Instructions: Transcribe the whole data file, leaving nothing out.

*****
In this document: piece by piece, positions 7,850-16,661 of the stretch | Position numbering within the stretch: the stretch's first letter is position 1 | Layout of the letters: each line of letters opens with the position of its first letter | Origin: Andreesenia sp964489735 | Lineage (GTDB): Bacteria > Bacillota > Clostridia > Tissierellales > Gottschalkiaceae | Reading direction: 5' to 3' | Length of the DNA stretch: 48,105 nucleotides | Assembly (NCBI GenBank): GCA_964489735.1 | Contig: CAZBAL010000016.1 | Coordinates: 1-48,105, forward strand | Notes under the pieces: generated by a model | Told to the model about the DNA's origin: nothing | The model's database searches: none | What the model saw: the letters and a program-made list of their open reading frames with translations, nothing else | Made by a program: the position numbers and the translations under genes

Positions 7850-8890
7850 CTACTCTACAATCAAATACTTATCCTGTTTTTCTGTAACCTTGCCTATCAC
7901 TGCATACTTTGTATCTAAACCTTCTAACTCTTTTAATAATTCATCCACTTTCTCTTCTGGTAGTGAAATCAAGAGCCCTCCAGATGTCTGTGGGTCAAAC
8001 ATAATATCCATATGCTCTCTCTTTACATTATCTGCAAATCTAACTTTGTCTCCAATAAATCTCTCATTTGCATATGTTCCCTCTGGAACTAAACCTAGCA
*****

In this document: piece by piece, positions 7,850-16,661 of the stretch | Position numbering within the stretch: the stretch's first letter is position 1 | Layout of the letters: each line of letters opens with the position of its first letter | Origin: Andreesenia sp964489735 | Lineage (GTDB): Bacteria > Bacillota > Clostridia > Tissierellales > Gottschalkiaceae | Reading direction: 5' to 3' | Length of the DNA stretch: 48,105 nucleotides | Assembly (NCBI GenBank): GCA_964489735.1 | Contig: CAZBAL010000016.1 | Coordinates: 1-48,105, forward strand | Notes under the pieces: generated by a model | Told to the model about the DNA's origin: nothing | The model's database searches: none | What the model saw: the letters and a program-made list of their open reading frames with translations, nothing else | Made by a program: the position numbers and the translations under genes

Positions 7850-8890
7850 CTACTCTACAATCAAATACTTATCCTGTTTTTCTGTAACCTTGCCTATCAC
7901 TGCATACTTTGTATCTAAACCTTCTAACTCTTTTAATAATTCATCCACTTTCTCTTCTGGTAGTGAAATCAAGAGCCCTCCAGATGTCTGTGGGTCAAAC
8001 ATAATATCCATATGCTCTCTCTTTACATTATCTGCAAATCTAACTTTGTCTCCAATAAATCTCTCATTTGCATATGTTCCCTCTGGAACTAAACCTAGCA